For Builders Insurance Why Do I Need A Breakdown Of Figures Between PAYE Employees And Subcontractors?
Caeva O'Callaghan | January 16th, 2023
You need to keep accurate records for builders insurance purposes, including how you pay your employees.
Your builders insurance providers need to know what kind of employees you have in order to give you an accurate quote.
For builders who need employers’ liability insurance as well as public liability insurance, we need to know the split of figures between PAYE (pay as you earn) employees and subcontractors.
In this article, we’ll go over the following questions:
- Are subcontractors covered by builders’ insurance?
- Does my insurance cover casual workers?
- Why does my insurance need to know about my employees?
Building is a risky trade to be in. It’s important that you protect not only yourself, but the members of the public you serve as well as your employees when on site.
Are subcontractors covered by builders’ insurance?
No. If you subcontract out part of a project, these workers will absolutely need their own insurance. This means public liability at a minimum. If they don’t and something goes wrong, you’ll have to pay for damages out of your own pocket.
If you’re a builder working as a contractor or subcontractor, you should make sure you have the right insurance to protect you and those you’re working for, as well as those you’re working with.
From an insurance point of view, you may have three types of people working for you:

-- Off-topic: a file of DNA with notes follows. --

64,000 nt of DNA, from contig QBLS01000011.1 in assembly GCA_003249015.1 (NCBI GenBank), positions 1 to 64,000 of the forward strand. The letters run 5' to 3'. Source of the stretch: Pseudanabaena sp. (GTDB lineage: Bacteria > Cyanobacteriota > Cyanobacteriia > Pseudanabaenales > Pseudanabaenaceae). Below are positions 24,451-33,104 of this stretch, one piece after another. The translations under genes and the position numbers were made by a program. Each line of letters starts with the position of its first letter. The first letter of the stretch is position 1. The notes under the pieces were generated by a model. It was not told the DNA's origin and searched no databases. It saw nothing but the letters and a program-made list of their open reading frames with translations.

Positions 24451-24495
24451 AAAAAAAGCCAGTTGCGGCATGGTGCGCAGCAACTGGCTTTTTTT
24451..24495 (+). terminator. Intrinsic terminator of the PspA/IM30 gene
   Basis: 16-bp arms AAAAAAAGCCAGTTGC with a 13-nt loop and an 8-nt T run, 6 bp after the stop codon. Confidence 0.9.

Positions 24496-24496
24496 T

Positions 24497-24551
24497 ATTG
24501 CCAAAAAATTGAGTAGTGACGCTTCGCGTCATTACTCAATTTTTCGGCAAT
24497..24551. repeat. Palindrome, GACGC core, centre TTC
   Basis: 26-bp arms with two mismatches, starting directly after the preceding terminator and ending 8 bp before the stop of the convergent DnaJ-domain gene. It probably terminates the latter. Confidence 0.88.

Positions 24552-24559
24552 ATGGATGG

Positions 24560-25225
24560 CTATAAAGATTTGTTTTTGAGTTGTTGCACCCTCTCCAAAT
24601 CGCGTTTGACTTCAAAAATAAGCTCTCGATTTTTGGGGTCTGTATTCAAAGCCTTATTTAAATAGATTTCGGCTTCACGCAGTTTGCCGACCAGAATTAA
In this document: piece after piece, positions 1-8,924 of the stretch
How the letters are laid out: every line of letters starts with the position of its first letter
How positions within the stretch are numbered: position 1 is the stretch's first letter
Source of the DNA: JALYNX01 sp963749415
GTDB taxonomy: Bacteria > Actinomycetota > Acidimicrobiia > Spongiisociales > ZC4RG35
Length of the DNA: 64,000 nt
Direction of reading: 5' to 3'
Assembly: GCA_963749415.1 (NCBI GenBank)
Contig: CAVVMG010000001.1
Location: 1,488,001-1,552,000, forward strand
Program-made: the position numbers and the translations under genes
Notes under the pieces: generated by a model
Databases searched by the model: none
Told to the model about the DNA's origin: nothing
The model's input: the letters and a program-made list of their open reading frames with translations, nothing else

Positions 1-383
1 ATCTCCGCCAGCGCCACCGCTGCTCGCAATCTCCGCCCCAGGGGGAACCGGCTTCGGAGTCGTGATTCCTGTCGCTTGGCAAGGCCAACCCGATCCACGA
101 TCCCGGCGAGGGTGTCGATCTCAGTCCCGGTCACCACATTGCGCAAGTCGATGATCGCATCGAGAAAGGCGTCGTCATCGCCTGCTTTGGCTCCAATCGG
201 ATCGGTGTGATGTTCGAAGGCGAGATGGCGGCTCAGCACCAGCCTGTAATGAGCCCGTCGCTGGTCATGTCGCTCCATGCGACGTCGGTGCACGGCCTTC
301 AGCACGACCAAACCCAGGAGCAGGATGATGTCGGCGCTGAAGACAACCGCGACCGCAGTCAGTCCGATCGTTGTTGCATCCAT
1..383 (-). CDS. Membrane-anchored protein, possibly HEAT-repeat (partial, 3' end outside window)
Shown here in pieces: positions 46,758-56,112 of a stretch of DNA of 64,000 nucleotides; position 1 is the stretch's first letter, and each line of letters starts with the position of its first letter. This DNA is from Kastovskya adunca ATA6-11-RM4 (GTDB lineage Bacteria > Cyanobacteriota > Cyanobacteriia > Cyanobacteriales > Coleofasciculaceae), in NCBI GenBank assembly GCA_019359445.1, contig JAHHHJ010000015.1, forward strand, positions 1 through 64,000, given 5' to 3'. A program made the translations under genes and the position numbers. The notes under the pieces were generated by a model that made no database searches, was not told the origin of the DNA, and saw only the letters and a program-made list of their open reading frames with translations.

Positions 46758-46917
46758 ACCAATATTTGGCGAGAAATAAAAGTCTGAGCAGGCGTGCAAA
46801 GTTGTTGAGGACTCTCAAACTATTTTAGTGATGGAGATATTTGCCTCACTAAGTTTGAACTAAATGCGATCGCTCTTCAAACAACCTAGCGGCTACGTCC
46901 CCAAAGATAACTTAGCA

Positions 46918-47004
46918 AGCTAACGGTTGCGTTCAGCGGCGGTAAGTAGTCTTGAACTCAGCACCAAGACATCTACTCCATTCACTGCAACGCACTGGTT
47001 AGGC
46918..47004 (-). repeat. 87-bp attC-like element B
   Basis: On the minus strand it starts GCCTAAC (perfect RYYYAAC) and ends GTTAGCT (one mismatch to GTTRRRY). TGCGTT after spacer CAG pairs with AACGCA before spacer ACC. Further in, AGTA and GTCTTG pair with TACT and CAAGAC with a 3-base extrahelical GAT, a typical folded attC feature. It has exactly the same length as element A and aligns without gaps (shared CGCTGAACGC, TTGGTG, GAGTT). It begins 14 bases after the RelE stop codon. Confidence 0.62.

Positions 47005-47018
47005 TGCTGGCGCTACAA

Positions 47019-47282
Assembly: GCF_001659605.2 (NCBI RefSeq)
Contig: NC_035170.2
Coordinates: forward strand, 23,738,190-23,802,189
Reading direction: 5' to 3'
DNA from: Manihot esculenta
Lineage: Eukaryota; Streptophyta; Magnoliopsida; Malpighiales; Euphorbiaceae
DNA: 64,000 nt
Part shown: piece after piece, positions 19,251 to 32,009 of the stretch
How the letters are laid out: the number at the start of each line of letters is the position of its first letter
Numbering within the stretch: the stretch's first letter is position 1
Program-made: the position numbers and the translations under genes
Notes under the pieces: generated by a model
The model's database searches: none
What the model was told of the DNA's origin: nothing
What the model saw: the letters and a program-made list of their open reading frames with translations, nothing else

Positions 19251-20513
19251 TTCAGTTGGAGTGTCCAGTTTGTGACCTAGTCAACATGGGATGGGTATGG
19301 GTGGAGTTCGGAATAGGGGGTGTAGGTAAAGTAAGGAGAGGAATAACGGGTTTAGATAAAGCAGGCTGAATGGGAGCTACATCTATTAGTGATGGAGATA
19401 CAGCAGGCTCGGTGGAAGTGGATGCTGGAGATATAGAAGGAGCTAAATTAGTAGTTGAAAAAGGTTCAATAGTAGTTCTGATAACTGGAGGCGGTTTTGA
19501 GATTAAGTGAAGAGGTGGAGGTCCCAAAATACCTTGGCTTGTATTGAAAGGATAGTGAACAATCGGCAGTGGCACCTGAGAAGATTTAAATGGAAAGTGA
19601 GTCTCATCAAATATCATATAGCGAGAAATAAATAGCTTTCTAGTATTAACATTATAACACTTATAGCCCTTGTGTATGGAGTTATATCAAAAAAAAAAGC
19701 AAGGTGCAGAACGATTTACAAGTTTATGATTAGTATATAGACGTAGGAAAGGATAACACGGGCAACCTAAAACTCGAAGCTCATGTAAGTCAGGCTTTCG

- Employees who work with you permanently or part-time
- ‘Labour-only’ subcontractors, who work under your supervision using your tools and materials
- ‘Bona fide’ subcontractors, who typically make their own decisions and use their own tools and materials
If you have any employees or labour-only subcontractors, you’re legally required to have employers’ liability insurance. This protects anyone who works for you against accidents, theft, and other workplace risks.
Does my insurance cover casual workers?
In most cases, “casual workers” would be classed as “labour-only” subcontractors, who work under your supervision using your tools and materials.
This would mean you absolutely need employers’ liability insurance to protect them as well as yourself. No matter if your casual worker is with you for an hour, on and off throughout the year or just during the summer, you will need employers’ liability insurance.
Your insurance will ask you for a breakdown of figures between bona fide subcontractors and labour only subcontractors. This is because the bona fide subcontractors will have their own insurance in place, whereas a labour-only employee will not.
This means that if your labour-only subcontractor injures themselves during the course of their employment with you, they can open a case against you. Therefore to be insured, you need to declare your projected payments to both types of contractors.
Why does my insurance need to know about my employees?
Knowing what kind of employees you have enables your insurance companies to quote for your insurance requirements.
It not only matters who your employees are, but also their role within your company. For example, if you hire a receptionist, the cost to insure them will be much lower than for a bricklayer. This is because the chances of injury during the course of employment is much higher for a bricklayer than for an administration assistant.
If your employee or casual worker injures themselves on the job and you are proven negligent, your employee will be awarded compensation. This must come out of your own pocket, unless you have employers’ liability insurance.
If you do not, compensation payments could very well put you out of business. It’s not very likely that a sole trader or small building company will be able to absorb compensatory damages and still continue to trade.
This is why it’s vital to have the correct builder’s insurance in place. If you’re wondering how to get started, just give us a call and our experts can help you today.
All Information in this post is accurate as of the date of publishing.